Stand Firm - know your labour for the Lord is not in vain!
Then Joseph could no longer control himself before all his attendants, and he cried out, “Have everyone leave my presence!” So there was no one with Joseph when he made himself known to his brothers. And he wept so loudly that the Egyptians heard him, and Pharaoh’s household heard about it. Joseph said to his brothers, “I am Joseph! Is my father still living?” (Genesis 45:1-3)
What an incredible moment this must have been for Joseph: his brothers had intended to harm him and Joseph ‘gets it’ and avoids a further ‘trap’. He begins to realise the significant journey he has made from the arrogant ‘know it all’ young boy to the significant leader, who would save many from destruction, and the role he must play in the restoration with his
family. After all Joseph could easily have fallen into the destructive mentality of wanting to avenge his past hurt. He chooses differently and looks to repair the past, to practise repentance and views ‘what happened’ with clarity by understanding it as a way to gain and grow in wisdom. Even after their Father has died the brothers still struggle with their past:
“What if Joseph holds a grudge against us and pays us back for all the wrongs we did to him?” (50:15)
“Don’t be afraid. Am I in the place of God? You intended to harm me, but God intended it for good to accomplish what is now being done, the saving of many lives. So then, don’t be afraid. I will provide for you and your children.” And he reassured them and spoke kindly to them. (50:19-21)
After all that had happened Joseph replied ‘kindly to them’. This shows the level of repair Joseph had reached. Joseph is a resilient character and his story reminds us that resilient people: look to repair the past, practise repentance, and look back to gain wisdom.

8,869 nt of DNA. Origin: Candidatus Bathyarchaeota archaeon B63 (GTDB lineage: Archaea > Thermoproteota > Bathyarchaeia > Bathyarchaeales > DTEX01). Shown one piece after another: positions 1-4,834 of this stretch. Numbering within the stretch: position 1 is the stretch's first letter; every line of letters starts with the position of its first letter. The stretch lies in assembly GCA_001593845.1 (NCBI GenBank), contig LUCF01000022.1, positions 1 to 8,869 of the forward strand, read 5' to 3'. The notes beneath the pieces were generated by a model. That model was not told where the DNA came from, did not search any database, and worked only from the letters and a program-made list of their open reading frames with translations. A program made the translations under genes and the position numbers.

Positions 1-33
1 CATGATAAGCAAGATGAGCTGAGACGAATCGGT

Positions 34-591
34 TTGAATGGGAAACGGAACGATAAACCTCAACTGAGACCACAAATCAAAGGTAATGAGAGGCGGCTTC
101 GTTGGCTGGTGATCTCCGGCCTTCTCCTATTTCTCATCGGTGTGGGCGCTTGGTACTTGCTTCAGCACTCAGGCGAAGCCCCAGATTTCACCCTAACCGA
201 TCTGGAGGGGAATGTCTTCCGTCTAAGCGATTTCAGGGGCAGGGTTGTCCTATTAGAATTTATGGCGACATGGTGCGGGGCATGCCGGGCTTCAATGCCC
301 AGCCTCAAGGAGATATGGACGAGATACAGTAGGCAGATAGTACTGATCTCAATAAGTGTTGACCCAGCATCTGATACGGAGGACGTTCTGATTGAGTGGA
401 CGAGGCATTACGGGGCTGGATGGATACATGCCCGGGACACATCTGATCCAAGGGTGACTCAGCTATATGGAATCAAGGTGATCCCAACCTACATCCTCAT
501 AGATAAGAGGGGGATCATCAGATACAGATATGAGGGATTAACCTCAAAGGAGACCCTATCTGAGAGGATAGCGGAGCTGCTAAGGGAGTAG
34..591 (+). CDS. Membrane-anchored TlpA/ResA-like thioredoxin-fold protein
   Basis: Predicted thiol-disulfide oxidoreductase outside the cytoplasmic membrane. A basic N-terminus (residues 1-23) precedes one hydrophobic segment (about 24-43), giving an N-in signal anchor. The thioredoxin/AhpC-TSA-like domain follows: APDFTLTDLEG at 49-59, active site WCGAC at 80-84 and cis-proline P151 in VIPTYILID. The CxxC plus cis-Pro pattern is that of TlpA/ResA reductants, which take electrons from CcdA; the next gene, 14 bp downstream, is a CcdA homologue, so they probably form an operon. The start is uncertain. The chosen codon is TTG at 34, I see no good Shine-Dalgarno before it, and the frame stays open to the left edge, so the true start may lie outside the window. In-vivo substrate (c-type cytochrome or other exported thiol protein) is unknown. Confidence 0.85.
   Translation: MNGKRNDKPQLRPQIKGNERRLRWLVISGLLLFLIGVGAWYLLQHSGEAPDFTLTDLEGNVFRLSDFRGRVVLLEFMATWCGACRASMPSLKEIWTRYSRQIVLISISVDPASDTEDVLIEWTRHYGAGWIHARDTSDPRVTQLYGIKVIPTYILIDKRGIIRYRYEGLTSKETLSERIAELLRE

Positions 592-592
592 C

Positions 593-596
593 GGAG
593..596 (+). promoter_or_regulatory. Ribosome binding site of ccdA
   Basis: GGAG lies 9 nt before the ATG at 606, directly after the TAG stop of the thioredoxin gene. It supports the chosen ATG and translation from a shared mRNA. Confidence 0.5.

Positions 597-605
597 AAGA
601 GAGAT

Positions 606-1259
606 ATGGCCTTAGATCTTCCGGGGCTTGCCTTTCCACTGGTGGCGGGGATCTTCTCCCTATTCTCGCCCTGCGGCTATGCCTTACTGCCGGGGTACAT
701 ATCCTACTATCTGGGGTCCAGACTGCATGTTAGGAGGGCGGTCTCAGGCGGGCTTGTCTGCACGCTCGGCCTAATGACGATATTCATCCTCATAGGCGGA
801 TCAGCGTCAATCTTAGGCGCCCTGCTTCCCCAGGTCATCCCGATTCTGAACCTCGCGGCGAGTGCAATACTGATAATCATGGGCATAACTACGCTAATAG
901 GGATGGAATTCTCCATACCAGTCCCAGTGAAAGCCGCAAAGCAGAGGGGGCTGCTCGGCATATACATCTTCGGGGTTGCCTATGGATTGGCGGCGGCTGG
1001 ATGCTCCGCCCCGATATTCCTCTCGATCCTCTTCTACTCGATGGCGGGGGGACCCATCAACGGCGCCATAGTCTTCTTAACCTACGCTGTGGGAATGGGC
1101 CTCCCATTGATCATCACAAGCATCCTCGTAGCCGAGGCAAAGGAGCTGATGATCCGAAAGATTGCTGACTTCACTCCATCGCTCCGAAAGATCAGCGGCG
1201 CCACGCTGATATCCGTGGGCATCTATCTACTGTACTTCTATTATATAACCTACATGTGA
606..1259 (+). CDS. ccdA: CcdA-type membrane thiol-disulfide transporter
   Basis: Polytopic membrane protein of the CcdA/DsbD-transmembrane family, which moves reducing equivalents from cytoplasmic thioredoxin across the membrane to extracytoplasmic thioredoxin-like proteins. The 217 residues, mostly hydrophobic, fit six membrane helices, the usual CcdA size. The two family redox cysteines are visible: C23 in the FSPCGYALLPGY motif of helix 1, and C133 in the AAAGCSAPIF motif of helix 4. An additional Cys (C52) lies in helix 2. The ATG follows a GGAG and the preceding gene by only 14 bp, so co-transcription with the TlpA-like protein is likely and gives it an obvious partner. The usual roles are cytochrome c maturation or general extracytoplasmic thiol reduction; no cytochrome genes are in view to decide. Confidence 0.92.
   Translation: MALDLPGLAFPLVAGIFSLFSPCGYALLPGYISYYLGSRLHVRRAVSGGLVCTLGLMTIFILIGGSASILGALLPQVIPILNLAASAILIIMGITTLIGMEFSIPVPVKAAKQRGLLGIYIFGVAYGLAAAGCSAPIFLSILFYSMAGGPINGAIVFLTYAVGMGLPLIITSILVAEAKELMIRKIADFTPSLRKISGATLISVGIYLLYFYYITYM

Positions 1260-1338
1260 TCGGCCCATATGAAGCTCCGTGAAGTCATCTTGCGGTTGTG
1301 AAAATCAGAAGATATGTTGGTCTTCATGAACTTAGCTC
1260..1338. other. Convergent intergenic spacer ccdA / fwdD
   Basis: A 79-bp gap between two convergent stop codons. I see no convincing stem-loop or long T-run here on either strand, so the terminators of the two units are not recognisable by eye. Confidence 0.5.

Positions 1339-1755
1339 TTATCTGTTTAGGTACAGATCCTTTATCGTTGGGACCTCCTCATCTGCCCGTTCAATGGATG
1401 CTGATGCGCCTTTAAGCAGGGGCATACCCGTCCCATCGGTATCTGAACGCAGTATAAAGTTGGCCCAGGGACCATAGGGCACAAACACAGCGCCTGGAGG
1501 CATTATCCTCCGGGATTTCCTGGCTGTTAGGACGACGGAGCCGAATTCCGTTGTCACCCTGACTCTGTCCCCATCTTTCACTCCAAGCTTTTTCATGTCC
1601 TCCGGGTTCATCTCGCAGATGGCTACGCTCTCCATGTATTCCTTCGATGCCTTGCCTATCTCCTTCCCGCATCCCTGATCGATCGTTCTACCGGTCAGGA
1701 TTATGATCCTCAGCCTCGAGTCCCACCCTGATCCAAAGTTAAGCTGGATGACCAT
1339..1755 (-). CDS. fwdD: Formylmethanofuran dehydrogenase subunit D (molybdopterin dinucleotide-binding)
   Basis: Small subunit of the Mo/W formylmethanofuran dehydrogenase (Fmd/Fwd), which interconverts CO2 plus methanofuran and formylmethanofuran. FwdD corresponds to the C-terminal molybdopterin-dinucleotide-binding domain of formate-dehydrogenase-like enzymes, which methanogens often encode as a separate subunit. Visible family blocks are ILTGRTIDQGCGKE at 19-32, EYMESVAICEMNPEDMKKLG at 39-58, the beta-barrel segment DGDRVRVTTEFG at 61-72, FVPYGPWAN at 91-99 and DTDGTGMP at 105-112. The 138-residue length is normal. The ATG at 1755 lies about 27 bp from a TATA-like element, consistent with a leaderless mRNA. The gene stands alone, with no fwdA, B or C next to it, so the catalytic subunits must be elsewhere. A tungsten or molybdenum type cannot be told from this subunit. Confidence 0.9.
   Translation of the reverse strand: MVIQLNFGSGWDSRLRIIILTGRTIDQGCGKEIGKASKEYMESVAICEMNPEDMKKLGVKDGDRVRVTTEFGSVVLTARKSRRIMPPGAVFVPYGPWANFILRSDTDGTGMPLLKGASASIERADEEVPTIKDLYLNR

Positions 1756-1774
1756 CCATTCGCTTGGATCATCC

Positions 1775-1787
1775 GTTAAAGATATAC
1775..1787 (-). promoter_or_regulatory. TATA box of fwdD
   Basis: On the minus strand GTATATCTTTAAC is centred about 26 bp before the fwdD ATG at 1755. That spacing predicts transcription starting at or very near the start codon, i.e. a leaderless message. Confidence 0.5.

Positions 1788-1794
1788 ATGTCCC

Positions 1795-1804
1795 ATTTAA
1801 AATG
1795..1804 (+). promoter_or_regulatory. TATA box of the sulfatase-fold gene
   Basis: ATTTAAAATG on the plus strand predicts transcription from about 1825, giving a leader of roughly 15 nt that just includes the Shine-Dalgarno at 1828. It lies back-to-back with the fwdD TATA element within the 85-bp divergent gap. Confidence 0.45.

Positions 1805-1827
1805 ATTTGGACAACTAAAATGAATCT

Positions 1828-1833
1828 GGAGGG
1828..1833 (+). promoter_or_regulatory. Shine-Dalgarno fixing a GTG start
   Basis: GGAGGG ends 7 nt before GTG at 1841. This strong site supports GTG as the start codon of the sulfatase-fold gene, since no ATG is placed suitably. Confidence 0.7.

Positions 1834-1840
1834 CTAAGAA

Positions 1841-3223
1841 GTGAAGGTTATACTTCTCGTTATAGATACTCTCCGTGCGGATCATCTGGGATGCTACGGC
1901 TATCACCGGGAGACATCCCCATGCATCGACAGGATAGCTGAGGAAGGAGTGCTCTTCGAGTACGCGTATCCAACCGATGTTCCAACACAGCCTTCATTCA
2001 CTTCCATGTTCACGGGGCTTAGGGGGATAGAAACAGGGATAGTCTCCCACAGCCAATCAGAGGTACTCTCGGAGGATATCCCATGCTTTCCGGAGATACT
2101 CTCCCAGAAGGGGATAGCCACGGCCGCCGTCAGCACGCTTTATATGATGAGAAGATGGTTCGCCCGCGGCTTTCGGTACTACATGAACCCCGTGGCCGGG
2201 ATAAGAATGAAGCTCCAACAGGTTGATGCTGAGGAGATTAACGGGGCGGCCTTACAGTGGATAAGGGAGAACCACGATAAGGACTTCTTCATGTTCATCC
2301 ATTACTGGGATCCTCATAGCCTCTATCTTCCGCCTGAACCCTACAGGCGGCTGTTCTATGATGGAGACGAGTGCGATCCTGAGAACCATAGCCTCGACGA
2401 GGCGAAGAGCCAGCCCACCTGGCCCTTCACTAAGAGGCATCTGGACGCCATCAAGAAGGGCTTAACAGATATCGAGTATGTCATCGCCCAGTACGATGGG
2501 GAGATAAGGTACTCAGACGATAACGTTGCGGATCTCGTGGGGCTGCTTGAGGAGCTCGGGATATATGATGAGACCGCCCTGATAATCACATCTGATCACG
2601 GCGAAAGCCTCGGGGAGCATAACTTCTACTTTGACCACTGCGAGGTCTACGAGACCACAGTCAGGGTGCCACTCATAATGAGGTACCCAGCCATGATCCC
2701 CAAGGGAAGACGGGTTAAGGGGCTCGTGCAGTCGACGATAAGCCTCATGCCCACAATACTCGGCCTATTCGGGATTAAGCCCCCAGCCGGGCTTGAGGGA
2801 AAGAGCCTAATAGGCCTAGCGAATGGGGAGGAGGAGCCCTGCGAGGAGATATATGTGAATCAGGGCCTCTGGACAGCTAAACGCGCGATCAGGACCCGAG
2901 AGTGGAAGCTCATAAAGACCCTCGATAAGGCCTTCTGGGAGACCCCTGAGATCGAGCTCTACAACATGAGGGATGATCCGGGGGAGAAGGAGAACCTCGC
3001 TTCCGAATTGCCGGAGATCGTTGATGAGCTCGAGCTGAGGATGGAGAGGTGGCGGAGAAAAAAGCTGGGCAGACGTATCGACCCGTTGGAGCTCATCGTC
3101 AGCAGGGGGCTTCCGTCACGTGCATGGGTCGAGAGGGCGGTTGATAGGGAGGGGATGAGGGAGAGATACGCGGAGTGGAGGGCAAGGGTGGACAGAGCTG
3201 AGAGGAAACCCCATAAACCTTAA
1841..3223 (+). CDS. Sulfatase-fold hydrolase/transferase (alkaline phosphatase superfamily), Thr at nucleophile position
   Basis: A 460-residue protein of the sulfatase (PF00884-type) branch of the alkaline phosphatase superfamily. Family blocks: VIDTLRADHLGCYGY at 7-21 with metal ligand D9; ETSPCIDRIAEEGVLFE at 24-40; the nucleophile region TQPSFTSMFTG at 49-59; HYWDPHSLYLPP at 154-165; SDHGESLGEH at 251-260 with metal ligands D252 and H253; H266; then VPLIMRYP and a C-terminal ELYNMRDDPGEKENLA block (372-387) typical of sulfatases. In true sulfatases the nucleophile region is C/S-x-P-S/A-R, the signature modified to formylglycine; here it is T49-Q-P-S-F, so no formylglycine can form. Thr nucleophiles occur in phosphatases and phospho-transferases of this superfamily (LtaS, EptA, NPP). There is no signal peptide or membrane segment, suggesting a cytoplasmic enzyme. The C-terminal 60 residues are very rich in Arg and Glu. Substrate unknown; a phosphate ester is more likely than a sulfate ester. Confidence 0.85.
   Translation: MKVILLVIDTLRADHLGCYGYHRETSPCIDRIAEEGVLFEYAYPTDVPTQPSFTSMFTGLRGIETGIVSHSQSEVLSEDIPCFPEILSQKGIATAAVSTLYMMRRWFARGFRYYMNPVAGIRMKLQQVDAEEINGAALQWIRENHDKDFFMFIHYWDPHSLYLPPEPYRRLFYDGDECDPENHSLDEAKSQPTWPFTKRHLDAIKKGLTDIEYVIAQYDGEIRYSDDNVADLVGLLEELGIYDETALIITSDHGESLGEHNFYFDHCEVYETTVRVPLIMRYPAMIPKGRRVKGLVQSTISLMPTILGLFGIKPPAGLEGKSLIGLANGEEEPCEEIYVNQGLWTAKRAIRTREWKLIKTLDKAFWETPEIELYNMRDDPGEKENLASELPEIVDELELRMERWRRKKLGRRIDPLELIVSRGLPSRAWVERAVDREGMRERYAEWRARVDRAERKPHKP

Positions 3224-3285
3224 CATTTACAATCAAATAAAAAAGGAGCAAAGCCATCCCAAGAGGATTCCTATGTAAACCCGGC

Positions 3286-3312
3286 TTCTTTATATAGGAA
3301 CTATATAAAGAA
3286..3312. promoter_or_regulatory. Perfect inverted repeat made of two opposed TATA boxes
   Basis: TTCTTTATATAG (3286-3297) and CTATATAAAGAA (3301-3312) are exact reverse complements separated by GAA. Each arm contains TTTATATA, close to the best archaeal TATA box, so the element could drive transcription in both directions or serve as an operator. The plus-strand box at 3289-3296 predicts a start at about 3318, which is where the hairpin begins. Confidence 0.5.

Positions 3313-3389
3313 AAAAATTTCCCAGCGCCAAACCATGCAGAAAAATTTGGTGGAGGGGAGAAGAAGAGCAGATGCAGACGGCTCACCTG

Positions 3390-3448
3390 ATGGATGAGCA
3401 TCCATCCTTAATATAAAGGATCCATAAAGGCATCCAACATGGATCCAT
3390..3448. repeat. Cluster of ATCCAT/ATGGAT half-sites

REFLECTION & STUDY
Consider and reflect on Joseph’s story: do you relate to any part of or emotion contained within it?
Reflect on Joseph’s response - he reassured them and spoke kindly to them (21). How easy would that have been to do in reality?
Joseph chose to repair the past rather than destroy the present. Discuss how difficult that might have been to do. 1. What do you think would have been your natural inclination - to punish or forgive? Why?
Discuss and reflect on the phrase ‘know your labour for the Lord is not in vain!’ - What does the phrase mean? 1. Think about a time (or times!) where you used your gifts to serve. 2. Consider what ‘drives’ your service?
1. READ Luke 15:17-18 where Jesus describes an act of repentance. Repentance is
indispensable to the resilient life and is a spiritual habit to engage in and with.
2. Confess your need of God - READ Psalm 51:1-2.
3. Pray for those who you struggle to get along with. Ask God to help, strengthen and
support your working together and friendship.
IDEAS FOR FAMILIES
This section provides a few ideas for families to engage with the ‘Week of Prayer’ material. It acts as a guide for you to develop with your family as appropriate.
TO TALK ABOUT: Saying sorry is the hardest thing!
Ask the children what they should do if they get something wrong. Why do we do that?
Talk to the children about the story of Joseph. What do the children know or remember about the story? i.e his blood stained coat, left in a well, being sold as a slave, becoming Pharaoh’s second in command, the goblet, Joesph forgives his brothers.
Remind them about the end of the story where Joseph “reassured them and spoke kindly to them.” Joseph could have punished his brothers but he decided not to do that. How do the children feel about that?
ACTIVITY (Optional): Think about the story of Joseph - perhaps you could act out the appropriate parts of the story with Lego or draw pictures for each part of the story.
TO THINK ABOUT: The way people serve or do jobs in the church - are
there people we could say thank you to.
PRAYER: Lord Jesus, thank you for the story of Joseph. Help us to forgive people like Joseph did. AMEN
PBC Week of Prayer 2020
Thursday 2nd - Wednesday 8th January 2020